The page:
And in late May at the Cherry Lane theatre in the West Village, Kaliyuga Arts struck theatrical gold with All That Fall, the rollicking radio play set in the Dublin outskirts of Beckett’s youth. Helen Calthorpe, as exasperated and bawdy Maddy Rooney, shared twin studio mikes with a raucous succession of characters; then, more than halfway through, Rand Mitchell arrived as Maddy’s husband Dan. With solemn intensity, Mitchell struck an alerting minor key that led to new comic terrain like Dan’s outlandish guffaws with Maddy, then pointed Fall to its unsettling conclusion. “The journey Dan takes, between when we first see him and the end, is staggering,” Mitchell said at midtown’s Cafe Edison. “He doesn’t know what’s going to happen; none of us do.” Beckett was once approached by a company with their take on Fall’s ambiguous ending, but “he said, ‘I don’t want to know,’ yet added that the actor who plays Rooney must know,” Mitchell said. “That is breathtakingly courageous: to not know what a character of his was actually going to do. I found it the most direct of his plays, for the humor. Laurence Olivier pursued him for years after reading it,” as did Ingmar Berman, but Beckett did not share their urge to make Fall a stage play. In radio work, Mitchell noted, “what you see is what you hear.”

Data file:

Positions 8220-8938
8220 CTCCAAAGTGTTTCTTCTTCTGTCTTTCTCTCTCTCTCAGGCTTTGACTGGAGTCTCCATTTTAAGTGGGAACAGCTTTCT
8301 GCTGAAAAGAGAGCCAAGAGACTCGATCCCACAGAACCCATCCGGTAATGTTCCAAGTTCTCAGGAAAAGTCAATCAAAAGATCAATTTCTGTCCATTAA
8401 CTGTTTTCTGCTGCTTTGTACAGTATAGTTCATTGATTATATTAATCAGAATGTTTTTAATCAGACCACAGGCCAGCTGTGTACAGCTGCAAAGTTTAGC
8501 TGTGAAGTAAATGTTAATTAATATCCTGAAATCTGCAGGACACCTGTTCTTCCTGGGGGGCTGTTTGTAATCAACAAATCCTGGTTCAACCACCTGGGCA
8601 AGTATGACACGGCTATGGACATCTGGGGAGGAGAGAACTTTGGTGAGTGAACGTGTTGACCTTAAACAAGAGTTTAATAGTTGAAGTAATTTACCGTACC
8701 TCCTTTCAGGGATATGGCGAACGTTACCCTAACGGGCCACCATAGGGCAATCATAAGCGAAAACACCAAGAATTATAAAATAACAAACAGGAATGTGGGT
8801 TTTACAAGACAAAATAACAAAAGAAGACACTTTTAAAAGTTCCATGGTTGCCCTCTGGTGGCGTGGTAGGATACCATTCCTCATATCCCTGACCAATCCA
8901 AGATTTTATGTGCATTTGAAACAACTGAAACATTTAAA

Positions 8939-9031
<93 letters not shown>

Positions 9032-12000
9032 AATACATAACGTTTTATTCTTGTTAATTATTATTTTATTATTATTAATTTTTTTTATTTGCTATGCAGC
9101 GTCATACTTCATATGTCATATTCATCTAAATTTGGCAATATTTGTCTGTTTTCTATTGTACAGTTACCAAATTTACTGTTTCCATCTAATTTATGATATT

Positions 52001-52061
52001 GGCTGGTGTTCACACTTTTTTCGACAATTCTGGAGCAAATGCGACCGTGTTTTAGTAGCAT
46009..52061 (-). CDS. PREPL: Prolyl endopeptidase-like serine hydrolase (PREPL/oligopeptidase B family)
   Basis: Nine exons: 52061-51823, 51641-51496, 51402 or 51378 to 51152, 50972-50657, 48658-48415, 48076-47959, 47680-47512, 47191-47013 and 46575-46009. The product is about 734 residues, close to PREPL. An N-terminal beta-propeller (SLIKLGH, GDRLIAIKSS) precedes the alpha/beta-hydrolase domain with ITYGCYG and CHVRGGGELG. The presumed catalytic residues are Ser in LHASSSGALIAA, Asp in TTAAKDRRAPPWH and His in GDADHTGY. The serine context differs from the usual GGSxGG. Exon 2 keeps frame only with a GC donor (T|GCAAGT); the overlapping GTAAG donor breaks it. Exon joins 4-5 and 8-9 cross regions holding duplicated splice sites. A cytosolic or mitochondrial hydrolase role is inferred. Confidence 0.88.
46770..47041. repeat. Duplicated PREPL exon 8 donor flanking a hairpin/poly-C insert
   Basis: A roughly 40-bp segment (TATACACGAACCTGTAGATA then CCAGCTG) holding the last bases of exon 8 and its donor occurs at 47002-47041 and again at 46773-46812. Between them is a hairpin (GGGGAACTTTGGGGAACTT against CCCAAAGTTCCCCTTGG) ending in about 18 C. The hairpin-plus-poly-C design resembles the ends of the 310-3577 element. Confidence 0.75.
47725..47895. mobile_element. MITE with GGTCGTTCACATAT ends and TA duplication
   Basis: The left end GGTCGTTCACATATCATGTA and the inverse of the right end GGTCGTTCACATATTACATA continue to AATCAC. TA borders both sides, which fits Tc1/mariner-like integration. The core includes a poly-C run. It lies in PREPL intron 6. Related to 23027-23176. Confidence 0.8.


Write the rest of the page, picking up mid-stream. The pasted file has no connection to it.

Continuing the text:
Mitchell first saw Godot in L.A. in 1959. “I went back seven nights in a row. You got that sense of humor and the innate mystery—which is a real reward for being in a Beckett play, as well.” The preeminent Beckett director Alan Schneider invited him to join David Warrilow in developing the legendary evening of Ohio Impromptu, Catastrophe and What Where they toured through the eighties. Mitchell said that Warrilow, “with his exquisitely toned voice, would say that for him, in any Beckett play, it’s the [vocal] music that means so much.” Mitchell added, regarding Beckett’s requirement that stage directions be adhered to: “There’s not one thing that you can do that’s going to be better than what he’s already said for you to do. If you think of Da Vinci or Rembrandt, or Galileo or Einstein—these people know that what they have to say can’t be said any other way.”
The Gate Theatre of Dublin’s Waiting for Godot performs October 24 thru 28 at NYU’s Skirball Center.